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Friday, November 21, 2014 9:47a EST - #001,178 - Is determining the power of "studio flash" as confusing as wireless battery flash? Yesterday we looked at how confusing it is to figure out the power output of those battery flash systems. The manufacturers of those units don't have a base standard for the distance and aperture setting to calculate their guide numbers (GN). There are similar issues with the AC power flash which people usually peg as studio flash (a name going back to before the days of the much smaller, lighter portable systems). These AC units have been historically measured in terms of "watt/seconds," a funny-sounding term which has more to do with how much electrical power they devour than it does light output. Many manufacturers of those lighting lines have begun to use GN, too. The downside is that the GN has a great deal to do with the performance of the reflector on the flash head or self-contained monolight instrument. Some of these GNs are calculated with a reflector which focuses the light to 45° and others might be working with a broader 65°. So, again, this is a buyer-be-wise suggestion.

Thursday, November 20, 2014 7:43a EST - #001,174 - Is your battery flash unit more powerful than mine? That might not be easy to know. Media technology is confusing enough. Aren't a lack of standards making things more confusing? The wireless battery flash systems, which link to our dSLR cameras' light reading systems, do some mind-boggling technological tricks, in a fraction of a second. They used to be known as "on-camera flash" but they have not needed to sit on top of the camera for over a decade. Nikon has the Speedlight, Canon: the Speedlite, and Sony has a combination flash/LED unit. There are plenty of third party products which take advantage of how the flash units communicate with the cameras in automatic exposure modes. These flashes are generically known as TTL (through the lens) units and one retailer lists 280 of them on their website, ranging from $35 to $1550. The amount of power they produce is measured as a Guide Number (GN). That seems easy enough, doesn't it? The unit which is advertised with a GN of 60 is more powerful than the one with a GN of 43, right? The problem is the fine print, if there is any. One flash may measure the GN when the light is spread over an area similar to a 35mm lens. (That's a broad area). Another unit's GN could be based on the more narrow beam of 105mm. The latter needs less light to show a bigger GN. All three dSLR manufacturers sell their most powerful units for $550 each. Some photographers build a system of a few of them. Yes, you can do the math yourself: GN = distance × f-number, but is that asking a little much? Wouldn't a standardized distance and f-number make more sense so all guide numbers are easier to compare?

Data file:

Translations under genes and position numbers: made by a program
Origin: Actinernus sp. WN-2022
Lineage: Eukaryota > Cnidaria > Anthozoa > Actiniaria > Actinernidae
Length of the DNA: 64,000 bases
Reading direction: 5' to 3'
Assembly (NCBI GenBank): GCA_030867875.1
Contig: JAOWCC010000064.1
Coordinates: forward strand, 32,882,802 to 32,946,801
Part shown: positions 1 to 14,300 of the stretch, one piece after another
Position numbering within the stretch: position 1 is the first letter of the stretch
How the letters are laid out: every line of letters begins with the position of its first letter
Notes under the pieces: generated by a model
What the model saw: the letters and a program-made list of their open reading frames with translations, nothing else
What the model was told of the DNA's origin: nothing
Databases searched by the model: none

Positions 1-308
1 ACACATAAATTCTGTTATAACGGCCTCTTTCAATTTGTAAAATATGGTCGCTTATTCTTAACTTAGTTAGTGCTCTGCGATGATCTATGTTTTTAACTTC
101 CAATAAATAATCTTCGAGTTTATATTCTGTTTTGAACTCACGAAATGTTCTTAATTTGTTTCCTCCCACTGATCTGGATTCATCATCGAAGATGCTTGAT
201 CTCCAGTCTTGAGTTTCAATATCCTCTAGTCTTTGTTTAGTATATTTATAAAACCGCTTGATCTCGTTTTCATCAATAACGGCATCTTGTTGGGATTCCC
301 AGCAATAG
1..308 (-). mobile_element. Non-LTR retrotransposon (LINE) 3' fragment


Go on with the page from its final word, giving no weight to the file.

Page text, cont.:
Wednesday, November 19, 2014 8:28a EST - #001,173 - Adobe has some very cool free goodies for you, today. An Adobe Camera Raw (ACR) dot release doesn't always excite those without new cameras or lenses. Admittedly, all the patient owners of a Nikon D750 or Canon 7D Mark II cameras will rejoice. But ACR 8.7 triggers something very special: Lightroom 5.7. Of course, ACR is a plug-in for After Effects, Bridge, and Photoshop, but it's baked into Lightroom with a slightly different user interface (UI). So, when Adobe releases a dot release of Lightroom (Lr), it can come with some new features. Lightroom 5.7 includes the utility for importing Apple Aperture and Apple iPhoto libraries. It also allows you to capture images with a Nikon D4S and D810 tethered to the computer. Of course, the updates are free to owners of Lightroom 5 and Adobe Creative Cloud subscribers. Adobe is also dedicated to keeping ACR alive for owners of CS6 perpetual licenses, for as long as possible, just without the new features. There's a plemty of good information on Lr 5.7 here and here's the impressive complete list of supported cameras for ACR.

Tuesday, November 18, 2014 12:06p EST - #001,172 - Sure—you can do great things with sunsets using your camera or through enhancements in Adobe Camera Raw, Lightroom, or Photoshop. But what have you done with sunsets in Illustrator? Cartagena de Indias, from Barcelona, Spain, sees the setting sun through an imaginative interpretation of colorful vector art. Enjoy this.

Monday, November 17, 2014 12:57p EST - #001,171 - Did you ever try and try and try to get a project off the ground and suddenly it joyfully explodes with overwhelming responses? That's the case with our Apple Authorized Training Center. We've been chasing that one for better than a year and a half. Our first classes start the second week in December. We are fielding all sorts of publicity opportunities including interviews on three local television talk shows and newspaper reporters. This morning, it rained and poured in both the literal and figurative sense.